Hot tip: if you want to experience the pushcarts without the crowds, head over on a Saturday, which tends to be less busy than Sundays, Eddy says.
On a weekday: order dim sum off the menu
Cartless weekdays offer a quiet, more peaceful atmosphere for ordering off the paper menu, which you can find near the hostess stand. Don't be intimidated—the menu has pictures; it has numbers; it has names written in both Chinese and English. And best of all, you need only point to what you want to have it brought out from the kitchen.
So what should you get?
“Everyone has their favorites,” Eddy says. The most popular dishes with Westerners are ha gao (shrimp dumplings) and siu mai (pork dumplings mentioned above). Kids gravitate toward the crunchy, easy-to-grip shrimp rolls and sweeter fare, from mango pudding (pictured above) to custard rolls.
Foreign travelers, especially those from Latin America, and adventurous eaters alike seem to love the chicken feet (pictured at bottom-right of top photo), a more exotic dish consisting of skin and tendons. While all these dishes are traditional, the chefs can tweak the recipes to accommodate for special diets or food allergies.
When diners are new to dim sum, Eddy encourages them to experiment. He’ll point out a few of the more popular dishes; if there’s something they don’t end up liking, it can easily be swapped out for something else. This way, by the second or third visit, diners will have a better idea of what they like.
And don't forget the tea
At dim sum, the tea is equally important to the food. Phoenix serves three different types: green tea, white tea, and brown tea. “Each one has its own usage,” Eddy says. While we talk, we drink jasmine tea, which is good for getting rid of toxins.
You can show your dim sum know-how by obeying proper tea etiquette. When your teapot is out of water, prop the lid off to the side. This signals to the wait staff that you need more hot water.
Eddy pours more tea and tells me to tap my fingers lightly against the table when the cup is nearly full. “When your friend or host fills your tea, this means ‘thank you’,” he says. “It’s part of the custom.”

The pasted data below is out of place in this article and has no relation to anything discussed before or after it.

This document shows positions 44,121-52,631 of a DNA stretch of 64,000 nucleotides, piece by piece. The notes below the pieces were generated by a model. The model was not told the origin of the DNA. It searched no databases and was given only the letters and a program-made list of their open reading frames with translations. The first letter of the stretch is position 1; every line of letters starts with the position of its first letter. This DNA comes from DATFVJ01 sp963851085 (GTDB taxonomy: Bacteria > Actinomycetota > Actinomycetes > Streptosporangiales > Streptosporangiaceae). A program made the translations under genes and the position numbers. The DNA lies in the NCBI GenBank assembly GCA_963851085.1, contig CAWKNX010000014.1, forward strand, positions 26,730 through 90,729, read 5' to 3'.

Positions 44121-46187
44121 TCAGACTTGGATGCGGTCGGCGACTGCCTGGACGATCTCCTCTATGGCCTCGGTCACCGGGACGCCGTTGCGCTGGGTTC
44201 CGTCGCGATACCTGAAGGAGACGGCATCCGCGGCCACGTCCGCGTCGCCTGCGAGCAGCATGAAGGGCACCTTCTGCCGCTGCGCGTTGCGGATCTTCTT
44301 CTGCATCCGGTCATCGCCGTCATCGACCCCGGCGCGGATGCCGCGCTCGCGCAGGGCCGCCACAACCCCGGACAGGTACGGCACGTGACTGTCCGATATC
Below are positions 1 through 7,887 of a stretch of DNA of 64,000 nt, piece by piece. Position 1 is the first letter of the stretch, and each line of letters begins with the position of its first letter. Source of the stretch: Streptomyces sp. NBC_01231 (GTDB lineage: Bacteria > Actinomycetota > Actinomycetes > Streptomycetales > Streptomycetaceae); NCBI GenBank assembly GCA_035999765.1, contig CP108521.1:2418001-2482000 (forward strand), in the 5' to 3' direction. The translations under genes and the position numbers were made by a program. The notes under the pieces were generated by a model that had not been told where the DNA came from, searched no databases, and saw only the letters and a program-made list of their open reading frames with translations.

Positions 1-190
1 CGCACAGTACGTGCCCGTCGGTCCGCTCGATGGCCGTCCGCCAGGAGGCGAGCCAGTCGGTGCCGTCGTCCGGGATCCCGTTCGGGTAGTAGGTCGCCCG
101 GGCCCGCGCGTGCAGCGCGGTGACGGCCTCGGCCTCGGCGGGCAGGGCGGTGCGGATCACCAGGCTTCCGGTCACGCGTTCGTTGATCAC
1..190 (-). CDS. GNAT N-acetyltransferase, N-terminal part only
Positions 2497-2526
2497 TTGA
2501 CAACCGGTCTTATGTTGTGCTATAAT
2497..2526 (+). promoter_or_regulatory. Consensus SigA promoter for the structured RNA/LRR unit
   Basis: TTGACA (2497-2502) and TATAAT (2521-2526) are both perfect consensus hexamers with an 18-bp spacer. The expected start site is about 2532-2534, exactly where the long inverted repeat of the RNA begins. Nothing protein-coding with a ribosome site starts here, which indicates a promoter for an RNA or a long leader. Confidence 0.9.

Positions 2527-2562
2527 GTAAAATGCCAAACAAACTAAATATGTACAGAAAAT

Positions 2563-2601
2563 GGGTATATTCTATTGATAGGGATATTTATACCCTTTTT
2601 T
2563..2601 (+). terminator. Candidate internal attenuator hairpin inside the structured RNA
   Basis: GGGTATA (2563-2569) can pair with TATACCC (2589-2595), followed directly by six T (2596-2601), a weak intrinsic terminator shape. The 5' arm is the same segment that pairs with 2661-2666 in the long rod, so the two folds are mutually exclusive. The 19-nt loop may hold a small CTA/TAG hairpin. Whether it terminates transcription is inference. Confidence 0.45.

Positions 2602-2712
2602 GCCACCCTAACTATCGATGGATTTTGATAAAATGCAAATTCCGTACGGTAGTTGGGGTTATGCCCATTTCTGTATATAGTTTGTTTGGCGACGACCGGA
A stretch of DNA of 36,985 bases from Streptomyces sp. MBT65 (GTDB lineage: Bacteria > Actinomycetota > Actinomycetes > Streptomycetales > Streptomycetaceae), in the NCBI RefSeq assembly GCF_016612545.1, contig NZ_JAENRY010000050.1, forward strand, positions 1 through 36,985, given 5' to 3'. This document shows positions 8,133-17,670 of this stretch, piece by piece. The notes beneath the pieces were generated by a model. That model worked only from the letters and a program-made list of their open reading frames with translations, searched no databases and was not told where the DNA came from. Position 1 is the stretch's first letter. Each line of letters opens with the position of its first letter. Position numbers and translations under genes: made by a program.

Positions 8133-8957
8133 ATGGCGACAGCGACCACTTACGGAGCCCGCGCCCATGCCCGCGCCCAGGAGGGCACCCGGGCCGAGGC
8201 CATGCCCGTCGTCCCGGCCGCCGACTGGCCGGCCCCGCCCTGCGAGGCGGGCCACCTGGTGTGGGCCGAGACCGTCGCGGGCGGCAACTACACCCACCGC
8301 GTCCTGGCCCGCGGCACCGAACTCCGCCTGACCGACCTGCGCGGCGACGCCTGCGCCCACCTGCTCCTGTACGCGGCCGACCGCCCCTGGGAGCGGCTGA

Photos by Andrew Nawrocki, Groupon
I had no idea what to expect upon arriving at Elizabeth, the Michelin Star winner from Chef Iliana Regan. But an unmarked, unremarkable storefront between a tire shop and a sporting-goods store certainly wasn’t it. With few exceptions (Schwa, most notably), Chicago’s upper-echelon restaurants boast exteriors that match their illustrious River North and Restaurant Row addresses.
But as it turns out, Regan has no taste for that sort of superficial flash. She dons no chef’s whites. She displays no awards. She does not raise her voice to the Gordon Ramsay–level roar or even the Rachael Ray-ish rollick that TV cameras eat up.
Instead, this northwest Indiana native quietly built her reputation as someone who hunts for frogs and spears them herself. Someone who has suffered tick bites and poison-ivy rashes foraging for wild flora. Someone who has penned an essay on intensity for Lucky Peach and once themed an Elizabeth tasting menu after those violent and visceral A Song of Ice and Fire novels.
So yeah, I was kinda terrified to eat her food.
I’d never done a tasting menu before. And I wouldn’t necessarily classify myself as a picky eater, but I’m not a particularly adventurous one either, particularly when it comes to meat. (I can barely look at plated octopus without shivering.) I’d heard that Regan once served edible ants. Which are, like, bugs.
My nerves were calmed upon walking into Elizabeth, though. Austere yet charming, the whitewashed space was accented by light fixtures made from bare tree branches; dining chairs draped with faux-fur slipcovers; a chef’s counter armed with Elder Scrolls and Vikings Funko Pop! dolls. It was all in support of the season’s menu theme: vikings.
There were two options: land or sea. Or, as the first in a delightful succession of servers explained it, “Imagine a viking ship has reached the shore. One group goes on land to look for food, the other into the sea.” My friend Erin and I opted to order one of each to share and, despite my trepidation of certain meats, placed no restrictions on what we would eat. (You can arrange for some allergies and dietary needs in advance.) We wanted to go all in.
After the amuse-bouche—a surprisingly complex roasted whey carrot dressed with goat’s-milk cheese and edible flowers—came our first courses. The land dish was … a bowl of rocks. The server assured me the top “rock” was actually a baked potato coated in edible clay. But it was very convincing as a rock, so I bit in with trepidation. As Erin ate the rest, dipping it into the cheese and butter puddings it was served with, I forked into her langoustine with lingonberries. (Pro tip: don’t try to tear off the claw without looking. You will stab your finger on a spine.) So far, so very good.